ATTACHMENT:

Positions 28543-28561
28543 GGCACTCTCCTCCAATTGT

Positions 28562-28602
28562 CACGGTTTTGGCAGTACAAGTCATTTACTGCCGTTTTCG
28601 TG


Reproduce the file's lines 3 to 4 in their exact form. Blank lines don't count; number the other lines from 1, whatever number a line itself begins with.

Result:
Positions 28562-28602
28562 CACGGTTTTGGCAGTACAAGTCATTTACTGCCGTTTTCG